.... http://www.wamuproperties.com/ .... http://www.hud.gov/homes/index.cfm
The links to these Bank and Gov. sites can be found here.... http://www.mortgagenewsdaily.com/wiki/REO_Database_List.asp http://www.biggerpockets.com/bank-reo.html
This site may help you also as it is the Fed Gov. site of all current available housing loan programs(FHA. Rural, Veterans ect,) You can get specific information, compare options, or take a short questionnaire to determine your eligibility for each program.
Good luck, Dunes
You are the only one who has contributed ZERO facts to this thread. We are all having a discussion and contributing to the solution. No need to post your opinion if you cant contribute solutions with it. Every single one of my posts have been backed by proof, yours have none so far.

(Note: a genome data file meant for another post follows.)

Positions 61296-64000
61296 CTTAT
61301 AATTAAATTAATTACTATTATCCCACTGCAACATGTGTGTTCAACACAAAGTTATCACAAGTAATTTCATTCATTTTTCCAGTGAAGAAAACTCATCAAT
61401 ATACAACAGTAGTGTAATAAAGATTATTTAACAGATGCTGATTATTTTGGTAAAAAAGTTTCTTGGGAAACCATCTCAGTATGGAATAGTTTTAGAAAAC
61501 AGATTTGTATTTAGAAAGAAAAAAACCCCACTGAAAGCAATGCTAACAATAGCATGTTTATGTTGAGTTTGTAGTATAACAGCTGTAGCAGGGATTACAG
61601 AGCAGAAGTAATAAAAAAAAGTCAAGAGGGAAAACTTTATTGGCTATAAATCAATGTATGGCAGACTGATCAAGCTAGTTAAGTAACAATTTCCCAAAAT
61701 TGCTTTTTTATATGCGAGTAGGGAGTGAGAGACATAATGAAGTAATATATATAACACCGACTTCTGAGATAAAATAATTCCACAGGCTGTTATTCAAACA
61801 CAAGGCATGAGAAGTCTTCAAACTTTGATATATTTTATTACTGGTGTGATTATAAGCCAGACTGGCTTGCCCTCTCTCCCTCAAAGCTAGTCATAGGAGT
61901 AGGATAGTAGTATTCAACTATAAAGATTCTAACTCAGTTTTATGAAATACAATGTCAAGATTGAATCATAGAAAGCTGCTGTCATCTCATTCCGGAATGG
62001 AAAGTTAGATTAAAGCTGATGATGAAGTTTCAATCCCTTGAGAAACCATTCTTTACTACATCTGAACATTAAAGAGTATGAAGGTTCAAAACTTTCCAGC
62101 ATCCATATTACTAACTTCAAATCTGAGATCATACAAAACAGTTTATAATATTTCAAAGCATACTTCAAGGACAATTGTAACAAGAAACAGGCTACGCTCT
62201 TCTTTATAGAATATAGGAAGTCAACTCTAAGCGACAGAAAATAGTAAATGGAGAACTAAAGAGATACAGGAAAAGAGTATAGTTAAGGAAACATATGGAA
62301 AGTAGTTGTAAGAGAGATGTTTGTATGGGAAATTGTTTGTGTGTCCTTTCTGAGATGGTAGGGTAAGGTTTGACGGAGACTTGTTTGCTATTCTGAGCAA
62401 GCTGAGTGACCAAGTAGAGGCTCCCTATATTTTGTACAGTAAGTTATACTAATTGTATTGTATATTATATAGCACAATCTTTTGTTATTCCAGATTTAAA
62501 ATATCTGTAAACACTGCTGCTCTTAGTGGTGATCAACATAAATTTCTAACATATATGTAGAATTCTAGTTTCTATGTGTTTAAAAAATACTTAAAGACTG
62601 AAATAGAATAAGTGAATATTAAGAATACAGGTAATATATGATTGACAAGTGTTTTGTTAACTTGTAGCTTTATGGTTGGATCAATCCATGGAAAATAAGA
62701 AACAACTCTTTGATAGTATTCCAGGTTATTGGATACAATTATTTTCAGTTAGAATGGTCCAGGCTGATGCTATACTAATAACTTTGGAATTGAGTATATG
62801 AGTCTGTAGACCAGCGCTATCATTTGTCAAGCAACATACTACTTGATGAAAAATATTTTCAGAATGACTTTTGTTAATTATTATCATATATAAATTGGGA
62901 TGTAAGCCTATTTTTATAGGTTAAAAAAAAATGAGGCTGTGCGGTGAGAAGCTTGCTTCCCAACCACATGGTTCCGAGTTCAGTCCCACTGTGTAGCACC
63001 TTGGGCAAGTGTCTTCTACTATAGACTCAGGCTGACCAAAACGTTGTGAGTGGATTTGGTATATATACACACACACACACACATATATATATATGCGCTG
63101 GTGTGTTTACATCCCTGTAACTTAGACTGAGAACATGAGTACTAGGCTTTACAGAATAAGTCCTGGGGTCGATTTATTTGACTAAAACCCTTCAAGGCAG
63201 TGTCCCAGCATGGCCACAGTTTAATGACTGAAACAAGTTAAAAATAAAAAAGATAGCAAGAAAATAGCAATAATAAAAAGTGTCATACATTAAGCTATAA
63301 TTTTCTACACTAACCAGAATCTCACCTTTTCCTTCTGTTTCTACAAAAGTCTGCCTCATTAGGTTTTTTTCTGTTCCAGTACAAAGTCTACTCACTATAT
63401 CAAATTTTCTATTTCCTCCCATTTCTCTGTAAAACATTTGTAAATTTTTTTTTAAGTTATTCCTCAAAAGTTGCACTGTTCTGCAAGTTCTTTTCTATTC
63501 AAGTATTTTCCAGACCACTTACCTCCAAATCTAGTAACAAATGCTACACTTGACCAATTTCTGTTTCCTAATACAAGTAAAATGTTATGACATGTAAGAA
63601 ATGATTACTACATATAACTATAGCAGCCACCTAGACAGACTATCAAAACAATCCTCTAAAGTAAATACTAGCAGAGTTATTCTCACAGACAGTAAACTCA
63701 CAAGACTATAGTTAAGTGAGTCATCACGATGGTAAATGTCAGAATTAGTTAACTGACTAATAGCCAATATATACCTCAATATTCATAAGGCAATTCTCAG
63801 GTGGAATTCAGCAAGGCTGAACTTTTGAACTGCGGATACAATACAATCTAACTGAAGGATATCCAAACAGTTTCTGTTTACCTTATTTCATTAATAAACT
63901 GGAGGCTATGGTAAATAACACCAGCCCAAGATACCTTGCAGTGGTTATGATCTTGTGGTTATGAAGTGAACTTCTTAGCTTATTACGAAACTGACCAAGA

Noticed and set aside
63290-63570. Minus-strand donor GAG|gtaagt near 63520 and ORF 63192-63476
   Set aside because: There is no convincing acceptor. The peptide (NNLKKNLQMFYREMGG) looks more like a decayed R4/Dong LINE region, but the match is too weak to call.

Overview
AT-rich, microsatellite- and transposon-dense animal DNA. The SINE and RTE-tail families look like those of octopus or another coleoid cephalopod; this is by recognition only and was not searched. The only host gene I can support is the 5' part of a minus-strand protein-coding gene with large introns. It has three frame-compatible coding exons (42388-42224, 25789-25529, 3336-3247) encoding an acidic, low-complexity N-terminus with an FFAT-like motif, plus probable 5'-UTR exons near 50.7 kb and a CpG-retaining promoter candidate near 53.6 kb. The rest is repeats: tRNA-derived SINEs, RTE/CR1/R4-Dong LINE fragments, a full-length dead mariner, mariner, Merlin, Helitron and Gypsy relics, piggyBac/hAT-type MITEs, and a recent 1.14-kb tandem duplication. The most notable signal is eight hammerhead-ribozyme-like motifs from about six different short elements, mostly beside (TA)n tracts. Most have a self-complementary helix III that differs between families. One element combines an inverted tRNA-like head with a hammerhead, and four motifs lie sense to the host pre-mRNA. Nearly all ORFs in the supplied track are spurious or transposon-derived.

your post should be flagged for lack of substance.
p.s Having your credit pulled 50 times by 50 different mortgage companies only affects the score once for 30 days. Dont be afraid to shop lenders because your afraid of your score going down. Here is a link to support this. Here is a link supporting this rule.
>> I said Texas to give you an out and not call you an idiot. But you wanted to stay in long enough to prove that.
Thanks for the personal attack. It's always nice to know when someone has run out of ways to intelligently discuss the points when they break out the insults.
>> One of her credit scored is over 620. The way it got to 612 is the fact that the mortgage company take the mid score. The three scores show that re scoring will be no problem. Sometimes it is as simple as something being listed twice on the credit report, or incorrectly.